TBogg

George Bush: The Basement Tapes

One Whiskey, One Bourbon, One Beer:

Just what kind of guy was President Bush during his character-defining early adulthood?
An aimless, inconsiderate, womanizing drunkard – if you believe Rolling Stone’s article detailing how the 26-year-old Bush allegedly used his family connections to evade National Guard duties, was lazy and unreliable at his civilian job and boasted to colleagues about the benefits of being the grandson of a powerful United States senator.

Author Paul Alexander writes about Bush’s so-called missing year from May 1972 to May 1973, when the future President was on the campaign payroll of failed Alabama Senate candidate Winton Blount and trying to “game the system.”

“George W. Bush did not fulfill his obligation to attend Guard drills on a regular basis while in Alabama,” Alexander writes. “Exactly what was he doing? For one thing, he was drinking heavily. … Bush had a regular group of drinking buddies he hung out with, and during his stay in Alabama he was said to have dated an array of local young women. … Throughout the summer, Bush maintained his heavy social life. By September his behavior had become a problem.”

According to candidate Blount’s nephew, Murphy Archibald, “Bush regularly didn’t show [at campaign headquarters] until noon or later, and then would leave four or five hours after that,” Alexander writes.

“He’d spend most of those few hours in his office with the door closed. When he did talk to the staff – and he made the rounds each day as soon as he came in before he locked himself away – his conversation was often disconcerting.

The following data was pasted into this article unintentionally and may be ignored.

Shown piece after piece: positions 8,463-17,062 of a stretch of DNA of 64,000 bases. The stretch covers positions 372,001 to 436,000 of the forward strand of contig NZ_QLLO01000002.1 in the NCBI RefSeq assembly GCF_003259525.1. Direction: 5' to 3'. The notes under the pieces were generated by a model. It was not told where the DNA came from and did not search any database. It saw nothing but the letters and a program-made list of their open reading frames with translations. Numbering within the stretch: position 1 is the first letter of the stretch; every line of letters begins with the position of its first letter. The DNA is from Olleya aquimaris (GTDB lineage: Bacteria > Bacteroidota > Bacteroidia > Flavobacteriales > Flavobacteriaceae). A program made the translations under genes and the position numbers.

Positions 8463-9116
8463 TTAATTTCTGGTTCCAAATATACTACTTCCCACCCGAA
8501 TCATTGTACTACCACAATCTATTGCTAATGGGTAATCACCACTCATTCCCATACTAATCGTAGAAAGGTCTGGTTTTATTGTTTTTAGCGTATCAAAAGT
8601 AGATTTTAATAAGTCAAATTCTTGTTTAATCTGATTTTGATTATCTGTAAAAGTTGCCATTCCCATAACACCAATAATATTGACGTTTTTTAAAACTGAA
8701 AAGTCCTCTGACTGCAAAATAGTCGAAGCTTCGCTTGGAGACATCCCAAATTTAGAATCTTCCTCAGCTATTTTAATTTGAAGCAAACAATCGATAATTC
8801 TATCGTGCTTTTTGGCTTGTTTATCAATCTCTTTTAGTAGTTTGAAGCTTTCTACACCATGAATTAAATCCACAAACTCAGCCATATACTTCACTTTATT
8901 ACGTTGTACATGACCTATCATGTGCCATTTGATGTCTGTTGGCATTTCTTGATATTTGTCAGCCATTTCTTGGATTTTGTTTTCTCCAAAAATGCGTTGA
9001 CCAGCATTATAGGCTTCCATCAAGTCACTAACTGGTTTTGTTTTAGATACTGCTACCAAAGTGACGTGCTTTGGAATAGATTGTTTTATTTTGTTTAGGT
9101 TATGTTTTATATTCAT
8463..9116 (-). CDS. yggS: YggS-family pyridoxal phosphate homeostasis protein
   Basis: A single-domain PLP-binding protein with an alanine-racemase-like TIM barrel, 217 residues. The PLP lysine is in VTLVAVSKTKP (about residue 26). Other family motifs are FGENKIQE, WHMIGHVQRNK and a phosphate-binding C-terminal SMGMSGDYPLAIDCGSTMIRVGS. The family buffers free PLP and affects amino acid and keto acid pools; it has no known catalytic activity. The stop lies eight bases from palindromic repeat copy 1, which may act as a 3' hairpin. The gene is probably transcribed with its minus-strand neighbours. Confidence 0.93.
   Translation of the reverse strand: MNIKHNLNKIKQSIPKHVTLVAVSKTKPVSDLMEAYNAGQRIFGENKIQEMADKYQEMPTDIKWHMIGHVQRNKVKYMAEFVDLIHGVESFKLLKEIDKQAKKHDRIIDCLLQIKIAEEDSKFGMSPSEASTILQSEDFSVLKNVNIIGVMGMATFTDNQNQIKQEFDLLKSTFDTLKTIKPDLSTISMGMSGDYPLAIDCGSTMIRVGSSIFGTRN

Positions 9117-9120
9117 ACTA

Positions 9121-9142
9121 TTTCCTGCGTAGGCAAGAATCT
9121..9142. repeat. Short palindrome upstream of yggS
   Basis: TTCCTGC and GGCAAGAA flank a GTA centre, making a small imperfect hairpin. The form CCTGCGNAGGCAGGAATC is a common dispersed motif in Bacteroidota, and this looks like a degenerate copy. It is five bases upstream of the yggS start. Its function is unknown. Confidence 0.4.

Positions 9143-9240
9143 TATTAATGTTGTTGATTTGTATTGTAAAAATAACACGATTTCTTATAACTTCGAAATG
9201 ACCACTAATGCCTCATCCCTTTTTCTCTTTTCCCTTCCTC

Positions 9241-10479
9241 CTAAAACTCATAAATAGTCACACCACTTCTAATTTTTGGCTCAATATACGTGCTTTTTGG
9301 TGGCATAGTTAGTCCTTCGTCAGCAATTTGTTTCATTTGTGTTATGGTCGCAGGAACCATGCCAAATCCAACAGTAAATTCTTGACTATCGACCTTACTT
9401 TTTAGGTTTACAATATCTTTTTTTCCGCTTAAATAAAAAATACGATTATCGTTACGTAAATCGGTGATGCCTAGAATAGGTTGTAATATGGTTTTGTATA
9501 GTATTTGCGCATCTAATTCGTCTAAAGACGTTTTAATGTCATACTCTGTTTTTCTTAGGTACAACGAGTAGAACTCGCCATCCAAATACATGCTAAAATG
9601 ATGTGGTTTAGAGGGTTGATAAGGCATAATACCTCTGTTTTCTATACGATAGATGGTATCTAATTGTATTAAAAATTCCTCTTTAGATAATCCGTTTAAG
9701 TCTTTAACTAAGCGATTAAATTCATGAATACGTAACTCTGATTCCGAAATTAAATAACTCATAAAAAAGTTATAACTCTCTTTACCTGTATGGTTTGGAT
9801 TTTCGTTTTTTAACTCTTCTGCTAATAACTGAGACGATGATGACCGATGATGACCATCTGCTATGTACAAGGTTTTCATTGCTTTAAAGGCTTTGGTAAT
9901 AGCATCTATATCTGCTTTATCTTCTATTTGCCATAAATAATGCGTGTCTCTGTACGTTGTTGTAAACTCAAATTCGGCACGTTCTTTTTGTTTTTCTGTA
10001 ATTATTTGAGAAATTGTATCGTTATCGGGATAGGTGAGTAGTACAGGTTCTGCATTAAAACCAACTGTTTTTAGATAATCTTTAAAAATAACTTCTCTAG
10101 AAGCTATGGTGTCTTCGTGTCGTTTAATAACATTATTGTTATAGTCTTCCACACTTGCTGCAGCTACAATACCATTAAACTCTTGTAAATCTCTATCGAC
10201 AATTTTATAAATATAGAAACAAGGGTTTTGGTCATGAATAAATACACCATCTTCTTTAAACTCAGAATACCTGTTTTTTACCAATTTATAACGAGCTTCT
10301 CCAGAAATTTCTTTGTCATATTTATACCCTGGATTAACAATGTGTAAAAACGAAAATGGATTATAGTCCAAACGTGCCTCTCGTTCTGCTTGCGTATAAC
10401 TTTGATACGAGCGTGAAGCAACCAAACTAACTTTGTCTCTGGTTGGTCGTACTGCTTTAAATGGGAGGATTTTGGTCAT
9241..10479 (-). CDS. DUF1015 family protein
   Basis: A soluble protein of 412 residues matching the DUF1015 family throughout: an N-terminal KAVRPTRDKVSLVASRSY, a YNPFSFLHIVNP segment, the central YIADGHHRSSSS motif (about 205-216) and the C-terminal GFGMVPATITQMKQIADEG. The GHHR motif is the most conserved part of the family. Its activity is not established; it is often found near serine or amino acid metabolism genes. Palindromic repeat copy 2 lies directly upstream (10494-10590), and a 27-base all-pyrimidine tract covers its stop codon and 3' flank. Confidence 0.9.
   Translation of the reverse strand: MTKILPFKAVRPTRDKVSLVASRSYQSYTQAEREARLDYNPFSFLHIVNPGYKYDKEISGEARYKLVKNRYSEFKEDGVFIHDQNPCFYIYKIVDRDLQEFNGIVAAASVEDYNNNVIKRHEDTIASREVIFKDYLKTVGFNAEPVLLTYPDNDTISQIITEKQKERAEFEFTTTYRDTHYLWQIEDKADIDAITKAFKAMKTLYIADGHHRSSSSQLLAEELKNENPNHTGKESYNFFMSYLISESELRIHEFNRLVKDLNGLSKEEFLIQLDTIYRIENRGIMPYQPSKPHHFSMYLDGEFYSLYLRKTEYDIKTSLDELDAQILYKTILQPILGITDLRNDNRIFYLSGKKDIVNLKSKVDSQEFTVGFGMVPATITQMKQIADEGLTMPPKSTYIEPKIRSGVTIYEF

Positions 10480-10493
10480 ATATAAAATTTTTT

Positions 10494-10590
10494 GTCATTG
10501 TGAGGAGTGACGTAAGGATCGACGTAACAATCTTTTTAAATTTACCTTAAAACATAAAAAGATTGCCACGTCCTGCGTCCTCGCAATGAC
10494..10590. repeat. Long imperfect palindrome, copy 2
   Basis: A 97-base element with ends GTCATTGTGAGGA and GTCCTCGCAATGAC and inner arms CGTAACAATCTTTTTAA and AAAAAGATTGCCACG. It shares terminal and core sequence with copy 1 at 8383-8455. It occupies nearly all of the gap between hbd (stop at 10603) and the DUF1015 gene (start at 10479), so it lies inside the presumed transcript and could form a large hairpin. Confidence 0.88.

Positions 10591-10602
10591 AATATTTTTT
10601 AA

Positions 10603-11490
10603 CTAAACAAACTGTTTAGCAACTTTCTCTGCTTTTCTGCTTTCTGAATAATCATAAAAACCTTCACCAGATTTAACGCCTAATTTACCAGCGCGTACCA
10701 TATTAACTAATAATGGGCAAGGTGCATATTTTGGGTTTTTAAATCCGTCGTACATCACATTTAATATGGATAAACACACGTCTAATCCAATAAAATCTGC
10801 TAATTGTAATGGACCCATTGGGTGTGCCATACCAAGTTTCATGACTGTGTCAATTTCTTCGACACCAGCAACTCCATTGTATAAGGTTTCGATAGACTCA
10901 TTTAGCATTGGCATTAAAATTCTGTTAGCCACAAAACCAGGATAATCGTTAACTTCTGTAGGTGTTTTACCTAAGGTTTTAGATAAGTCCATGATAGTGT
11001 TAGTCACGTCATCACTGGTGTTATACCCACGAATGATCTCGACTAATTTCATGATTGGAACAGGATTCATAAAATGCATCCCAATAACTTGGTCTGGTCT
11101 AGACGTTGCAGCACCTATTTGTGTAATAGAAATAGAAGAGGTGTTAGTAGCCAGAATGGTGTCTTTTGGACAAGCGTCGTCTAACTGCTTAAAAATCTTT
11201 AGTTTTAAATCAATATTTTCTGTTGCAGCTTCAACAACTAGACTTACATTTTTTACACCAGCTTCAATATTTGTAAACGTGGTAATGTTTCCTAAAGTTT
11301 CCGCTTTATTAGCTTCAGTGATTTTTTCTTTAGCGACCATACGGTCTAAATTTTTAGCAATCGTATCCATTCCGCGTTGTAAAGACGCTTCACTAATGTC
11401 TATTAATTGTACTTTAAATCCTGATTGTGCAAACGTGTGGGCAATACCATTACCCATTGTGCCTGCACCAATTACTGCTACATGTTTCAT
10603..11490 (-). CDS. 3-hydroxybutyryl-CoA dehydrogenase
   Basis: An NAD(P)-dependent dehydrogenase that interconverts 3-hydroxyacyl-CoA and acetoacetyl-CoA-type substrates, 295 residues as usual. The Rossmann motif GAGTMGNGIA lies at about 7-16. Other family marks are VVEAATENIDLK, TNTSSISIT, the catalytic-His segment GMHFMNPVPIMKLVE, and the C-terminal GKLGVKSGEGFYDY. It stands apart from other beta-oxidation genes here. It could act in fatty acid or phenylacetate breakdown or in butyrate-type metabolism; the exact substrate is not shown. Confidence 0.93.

“I found it so strange,” Archibald says in the story, “… this guy who was 26 years old would come in and goodnaturedly talk about how plastered he had gotten the night before.”

“Bush seemed to assume no liability for his behavior – and knew he didn’t have to,” Alexander writes, and again quotes Archibald: “George had one story he told a lot … about how he was always getting picked up by the police in New Haven during his time at Yale, and how they would always let him go when they found out his grandfather was [former Sen.] Prescott Bush. … I thought it was stunning. He knew he was bulletproof because of his family.’ “

White House Deputy Press Secretary Claire Buchan dismissed Rolling Stone’s exposé as “the same old trash that has been out there for 10 years. It’s riddled with inaccuracies and innuendo and uninformed editorial judgments.”

Now, of course, this comes from Rolling Stone which once falsely reported that Paul was dead, and they never apologized or retracted or anything so the Bush story probably isn’t true.

Oh. And the sixties never happened.

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